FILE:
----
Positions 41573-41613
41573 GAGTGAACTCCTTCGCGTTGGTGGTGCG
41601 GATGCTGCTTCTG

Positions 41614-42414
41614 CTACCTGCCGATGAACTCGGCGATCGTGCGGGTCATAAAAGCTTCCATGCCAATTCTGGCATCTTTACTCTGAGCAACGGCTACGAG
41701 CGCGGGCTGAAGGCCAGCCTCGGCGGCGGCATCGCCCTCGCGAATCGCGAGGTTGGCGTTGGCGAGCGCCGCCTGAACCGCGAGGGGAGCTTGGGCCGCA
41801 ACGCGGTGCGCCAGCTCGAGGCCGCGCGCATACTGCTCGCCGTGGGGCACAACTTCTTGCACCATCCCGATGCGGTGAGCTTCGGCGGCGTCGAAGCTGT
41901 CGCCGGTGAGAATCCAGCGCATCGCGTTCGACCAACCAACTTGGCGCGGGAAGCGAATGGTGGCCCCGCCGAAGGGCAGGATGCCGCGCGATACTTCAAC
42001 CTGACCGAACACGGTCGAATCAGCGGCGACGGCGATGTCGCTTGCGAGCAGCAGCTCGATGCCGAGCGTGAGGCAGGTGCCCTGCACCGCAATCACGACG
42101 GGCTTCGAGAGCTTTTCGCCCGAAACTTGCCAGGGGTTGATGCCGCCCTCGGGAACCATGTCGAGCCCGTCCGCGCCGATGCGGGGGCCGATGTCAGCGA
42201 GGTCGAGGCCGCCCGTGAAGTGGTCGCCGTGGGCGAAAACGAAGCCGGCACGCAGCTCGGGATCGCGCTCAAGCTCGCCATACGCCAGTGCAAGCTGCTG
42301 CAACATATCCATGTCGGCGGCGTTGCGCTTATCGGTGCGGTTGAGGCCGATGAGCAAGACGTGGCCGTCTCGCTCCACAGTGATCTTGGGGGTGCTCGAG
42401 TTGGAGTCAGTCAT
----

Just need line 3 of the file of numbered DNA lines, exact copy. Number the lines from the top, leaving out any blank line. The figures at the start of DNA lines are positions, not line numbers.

41601 GATGCTGCTTCTG